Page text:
Describing the death penalty as inhumane, the European Union (EU) is pressing for the capital punishment to be abolished worldwide, and has made this appeal in a message to mark World/European Day Against the Death Penalty, which is observed on October 10 annually.
The World Day Against the Death Penalty unifies the global movement for the universal abolition of the death penalty. Views are expressed by politicians, members of civil society, lawyers, and members of the public.
In a statement to commemorate the day, the EU noted that it has a strong and principled position against the death penalty, which has been in existence in Guyana since colonial times.
Importantly, while the EU congratulated Guyana for its de facto moratorium on the death penalty, it urged that same be formalised into a de jure moratorium as a step towards removing it from the country’s laws. The de facto moratorium has been in place since 1997.
On the World and European Day Against the Death Penalty, the European Union has reaffirmed its opposition to the use of capital punishment in any circumstance, and calls for the universal abolition of the death penalty, a statement from the EU noted. The EU pointed out that abolition of the death penalty worldwide represents one of the main objectives of its human rights policy.
The EU has assured that it would continue using all its available tools of diplomacy and cooperation assistance to work towards abolition of the death penalty in countries where it still applies.
According to the EU, it is a leading institutional actor and lead donor to the efforts of civil society organisations around the world in regard to the abolition of the death penalty.“The imposition of the death penalty contravenes the right to life and the right to not be subjected to cruel, inhumane, or other degrading punishment. The death penalty does not deter crimes more effectively than other punishment,” the EU asserted in a statement.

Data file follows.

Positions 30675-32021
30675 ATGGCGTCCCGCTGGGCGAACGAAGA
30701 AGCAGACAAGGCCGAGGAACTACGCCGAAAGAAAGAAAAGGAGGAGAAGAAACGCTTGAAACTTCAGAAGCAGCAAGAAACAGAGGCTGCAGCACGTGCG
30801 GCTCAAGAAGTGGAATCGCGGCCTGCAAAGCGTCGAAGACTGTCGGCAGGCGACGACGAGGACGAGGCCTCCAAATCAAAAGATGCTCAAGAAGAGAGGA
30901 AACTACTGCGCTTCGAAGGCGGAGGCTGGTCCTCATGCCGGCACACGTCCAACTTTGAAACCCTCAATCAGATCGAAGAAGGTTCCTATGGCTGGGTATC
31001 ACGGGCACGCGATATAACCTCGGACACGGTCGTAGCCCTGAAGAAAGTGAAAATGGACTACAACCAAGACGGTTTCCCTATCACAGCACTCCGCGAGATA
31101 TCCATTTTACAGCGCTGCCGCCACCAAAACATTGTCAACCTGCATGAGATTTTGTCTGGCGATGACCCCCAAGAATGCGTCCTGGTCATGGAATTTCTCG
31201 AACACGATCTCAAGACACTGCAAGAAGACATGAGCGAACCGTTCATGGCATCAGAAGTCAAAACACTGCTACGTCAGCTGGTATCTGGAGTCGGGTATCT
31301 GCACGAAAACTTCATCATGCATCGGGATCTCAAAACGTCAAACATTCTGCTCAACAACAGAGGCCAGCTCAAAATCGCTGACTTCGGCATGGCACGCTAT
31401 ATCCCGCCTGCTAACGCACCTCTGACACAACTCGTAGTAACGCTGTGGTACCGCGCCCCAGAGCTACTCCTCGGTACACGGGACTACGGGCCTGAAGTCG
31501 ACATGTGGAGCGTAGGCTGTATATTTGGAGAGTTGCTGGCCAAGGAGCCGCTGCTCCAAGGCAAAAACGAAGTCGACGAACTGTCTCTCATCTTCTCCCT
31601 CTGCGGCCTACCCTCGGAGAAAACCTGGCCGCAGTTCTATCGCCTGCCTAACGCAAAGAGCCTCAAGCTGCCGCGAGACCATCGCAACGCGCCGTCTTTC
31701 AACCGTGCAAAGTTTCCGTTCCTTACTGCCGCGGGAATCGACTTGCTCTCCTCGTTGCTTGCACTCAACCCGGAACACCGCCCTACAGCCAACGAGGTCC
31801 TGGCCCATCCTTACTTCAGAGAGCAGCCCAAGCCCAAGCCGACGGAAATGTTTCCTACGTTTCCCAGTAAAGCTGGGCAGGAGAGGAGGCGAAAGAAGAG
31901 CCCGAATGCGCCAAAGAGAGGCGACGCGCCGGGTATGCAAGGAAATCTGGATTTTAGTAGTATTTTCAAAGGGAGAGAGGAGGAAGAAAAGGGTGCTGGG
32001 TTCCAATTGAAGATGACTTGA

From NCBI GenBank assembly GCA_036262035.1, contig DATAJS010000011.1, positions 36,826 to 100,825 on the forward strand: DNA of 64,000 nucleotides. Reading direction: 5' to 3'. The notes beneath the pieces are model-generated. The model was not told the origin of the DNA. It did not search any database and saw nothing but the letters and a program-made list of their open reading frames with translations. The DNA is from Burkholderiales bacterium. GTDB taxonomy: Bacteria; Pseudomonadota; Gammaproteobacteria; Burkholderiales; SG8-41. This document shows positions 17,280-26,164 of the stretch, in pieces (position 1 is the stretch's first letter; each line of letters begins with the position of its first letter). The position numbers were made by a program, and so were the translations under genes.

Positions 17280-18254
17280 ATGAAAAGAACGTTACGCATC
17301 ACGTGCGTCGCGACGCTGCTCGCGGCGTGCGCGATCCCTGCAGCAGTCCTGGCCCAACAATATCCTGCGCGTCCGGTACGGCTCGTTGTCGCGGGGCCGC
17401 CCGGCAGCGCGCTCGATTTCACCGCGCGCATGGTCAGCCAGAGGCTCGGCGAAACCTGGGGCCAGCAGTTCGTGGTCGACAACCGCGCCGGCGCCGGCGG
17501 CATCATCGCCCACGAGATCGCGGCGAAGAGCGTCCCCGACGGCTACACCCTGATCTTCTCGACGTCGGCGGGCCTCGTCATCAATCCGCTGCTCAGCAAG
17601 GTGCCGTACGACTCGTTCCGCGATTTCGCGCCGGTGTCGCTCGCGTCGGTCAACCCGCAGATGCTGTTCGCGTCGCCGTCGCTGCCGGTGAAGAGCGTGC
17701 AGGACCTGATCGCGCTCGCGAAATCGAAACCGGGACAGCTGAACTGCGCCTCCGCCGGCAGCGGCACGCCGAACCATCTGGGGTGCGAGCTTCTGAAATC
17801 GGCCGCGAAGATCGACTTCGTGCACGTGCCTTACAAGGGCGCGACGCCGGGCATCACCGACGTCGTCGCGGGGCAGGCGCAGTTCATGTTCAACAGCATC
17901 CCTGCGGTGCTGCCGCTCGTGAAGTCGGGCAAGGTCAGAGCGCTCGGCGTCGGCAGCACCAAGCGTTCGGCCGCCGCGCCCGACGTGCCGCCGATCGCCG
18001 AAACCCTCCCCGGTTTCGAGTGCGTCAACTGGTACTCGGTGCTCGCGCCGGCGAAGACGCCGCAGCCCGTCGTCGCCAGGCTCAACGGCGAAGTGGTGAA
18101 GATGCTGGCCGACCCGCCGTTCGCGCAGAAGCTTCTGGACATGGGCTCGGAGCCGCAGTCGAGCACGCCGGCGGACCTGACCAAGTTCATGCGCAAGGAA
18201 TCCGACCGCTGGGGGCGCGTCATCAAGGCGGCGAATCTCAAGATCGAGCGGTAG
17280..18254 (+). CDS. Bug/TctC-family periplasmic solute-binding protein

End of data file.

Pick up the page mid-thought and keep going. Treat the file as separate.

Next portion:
The statement adds, “While other procedures revised when new evidence arises, in the case of the death penalty, judicial mistakes are irreversible. This means that innocent people are regularly and wrongfully executed. Abolition of the death penalty does not lead to an increase in crime.”
For the first time in several years, Guyana, in 2018, abstained from voting on a United Nations Resolution in favour of a moratorium on the death penalty. Newly-appointed UK High Commissioner to Guyana, Jane Miller, recently announced that she intends to engage President Irfaan Ali on several major human rights issues, including abolition of the death penalty.
Although no execution has been carried out since 1997, Guyana continues to impose the death sentence. In fact, three persons who were found guilty of murder this year have been sentenced to death.
There are a little more than 10 persons, including a woman, sitting on death row. The death sentences imposed on some murder convicts have been commuted to life/term of imprisonment by the Guyana Court of Appeal.
For the first time in the Commonwealth Caribbean, lawyers have moved to challenge the constitutionality of the death penalty. In the landmark case before the Guyana Court of Appeal, Trinidadian Senior Counsel Douglas Mendes and Guyanese lawyer Nigel Hughes argue that the death penalty is unconstitutional, as it is arbitrary, irrational, disproportionate, and is contrary to the principles of the rule of law.
The lawyers are representing three former Guyana Defence Force (GDF) Coast Guard ranks – Sherwyn Harte, Devon Gordon, and Deon Greenidge – who were each sentenced to death in 2013 after they were found guilty of the 2009 murder of Bartica gold miner Dwieve Kant Ramdass.
The three have filed an appeal against their conviction and sentence. The Court of Appeal is hearing arguments on whether it has jurisdiction to hear the case challenging the constitutionality of the capital punishment. The case will continue later this month.
The Death Penalty Project – a London-based NGO which has, for over three decades, been providing free legal representation to those facing the death penalty – reported that it facilitated the submission of expert reports from leading academics for the case before the Guyana Court of Appeal.
They include Carolyn Hoyle, Professor of Criminology at the University of Oxford; Williams Schabas, Professor of Law at Middlesex University; and Jeffery Fagan, Professor of Law at Columbia University.